MACULAR DEGENERATION CAUSES
Macular Degeneration – The Main Cause Is Age Related
Macular degeneration (AMD)is primarily an age-related disease and anyone is at risk. The following list of macular degeneration causes can help you to identify if you are at risk of developing the condition.
Macular Degeneration – Are You At Risk?
- Age – This is by far the most common cause of macular degeneration; your risk increases if you are over the age of 50. This may because our cells ability to renew themselves decreases over time.
- Genetics – A problem with a certain gene has been identified that may increase a person’s risk of contracting macular degeneration. The specific problem has yet to be clarified but if you have inherited this faulty gene from one or both of your parents you may be at a higher risk. People with a family history of macular degeneration may be more at risk and when the condition develops in younger people this is usually the case.
- Gender – The condition is more commonly found in men than it is in women. One reason for this may be that women tend to live longer than men.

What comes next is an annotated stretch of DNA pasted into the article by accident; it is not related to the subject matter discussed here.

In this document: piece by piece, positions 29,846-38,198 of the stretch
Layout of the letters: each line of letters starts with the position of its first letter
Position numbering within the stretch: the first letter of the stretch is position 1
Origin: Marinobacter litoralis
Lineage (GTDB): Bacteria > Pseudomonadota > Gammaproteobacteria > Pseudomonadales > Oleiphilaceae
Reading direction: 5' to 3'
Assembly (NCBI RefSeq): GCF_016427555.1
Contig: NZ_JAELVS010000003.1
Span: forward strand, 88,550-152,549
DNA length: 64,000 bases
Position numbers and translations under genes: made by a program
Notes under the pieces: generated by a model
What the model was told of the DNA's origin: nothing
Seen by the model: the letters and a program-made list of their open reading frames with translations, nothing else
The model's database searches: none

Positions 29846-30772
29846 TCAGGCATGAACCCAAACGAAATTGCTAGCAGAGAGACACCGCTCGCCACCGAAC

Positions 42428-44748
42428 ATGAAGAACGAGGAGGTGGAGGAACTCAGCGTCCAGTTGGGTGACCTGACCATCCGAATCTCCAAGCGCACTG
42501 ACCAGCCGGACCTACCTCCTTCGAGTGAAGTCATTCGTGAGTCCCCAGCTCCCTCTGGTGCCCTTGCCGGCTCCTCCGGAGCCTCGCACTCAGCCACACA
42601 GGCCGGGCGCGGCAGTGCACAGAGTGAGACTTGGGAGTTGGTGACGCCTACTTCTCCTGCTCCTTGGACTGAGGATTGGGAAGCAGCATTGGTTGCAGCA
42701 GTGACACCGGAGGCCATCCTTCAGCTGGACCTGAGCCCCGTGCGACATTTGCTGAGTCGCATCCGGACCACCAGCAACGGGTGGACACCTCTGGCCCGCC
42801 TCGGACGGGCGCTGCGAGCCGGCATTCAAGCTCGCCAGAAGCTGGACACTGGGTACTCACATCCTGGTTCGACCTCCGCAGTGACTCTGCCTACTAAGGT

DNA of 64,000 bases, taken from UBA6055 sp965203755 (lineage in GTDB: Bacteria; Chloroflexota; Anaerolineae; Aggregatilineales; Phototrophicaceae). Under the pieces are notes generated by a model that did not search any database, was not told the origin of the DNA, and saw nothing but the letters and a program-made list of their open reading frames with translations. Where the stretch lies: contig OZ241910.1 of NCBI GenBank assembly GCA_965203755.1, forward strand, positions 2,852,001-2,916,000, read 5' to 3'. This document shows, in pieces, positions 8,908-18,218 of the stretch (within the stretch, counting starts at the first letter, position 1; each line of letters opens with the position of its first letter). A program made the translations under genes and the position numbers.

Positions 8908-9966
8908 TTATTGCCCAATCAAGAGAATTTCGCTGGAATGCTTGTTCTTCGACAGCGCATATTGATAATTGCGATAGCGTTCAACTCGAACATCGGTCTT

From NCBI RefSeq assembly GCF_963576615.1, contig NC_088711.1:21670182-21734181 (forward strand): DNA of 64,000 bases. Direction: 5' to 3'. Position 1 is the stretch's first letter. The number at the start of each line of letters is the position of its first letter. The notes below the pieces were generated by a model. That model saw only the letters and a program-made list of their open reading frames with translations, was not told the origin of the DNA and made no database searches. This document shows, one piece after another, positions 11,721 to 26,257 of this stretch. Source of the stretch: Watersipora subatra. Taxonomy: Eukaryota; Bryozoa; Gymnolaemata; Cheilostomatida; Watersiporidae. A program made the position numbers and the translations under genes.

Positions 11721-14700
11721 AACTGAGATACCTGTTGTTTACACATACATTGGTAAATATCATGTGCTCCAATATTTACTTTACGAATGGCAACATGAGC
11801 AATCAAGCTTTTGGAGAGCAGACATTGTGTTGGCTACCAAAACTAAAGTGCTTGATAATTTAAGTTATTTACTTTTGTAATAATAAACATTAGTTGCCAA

- Diet – A diet high in saturated and hydrogenated fats is a factor in the development of AMD, the problem may also be more likely to occur in those who are obese. It is also thought that a diet that is low in anti-oxidants as found in fruit and vegetables may also contribute to the onset of macular degeneration.
- Alcohol – Drinking more than four units of alcohol per day could increase the risk of developing early onset AMD
- Smoking – Research shows that people who smoke and those who have smoked in the past are almost four times likely to develop macular degeneration than those who have never smoked.
- Sunlight – The macula’s cells are highly sensitive to bright sunlight. If you have been exposed to a lot of sunlight over the course of your life, maybe from working outdoors, you could be at risk of developing the condition.
With the right kind of support and advice many people with macular degeneration (AMD )continue to enjoy a good quality of life, retain their independence and continue to pursue their activities and interests.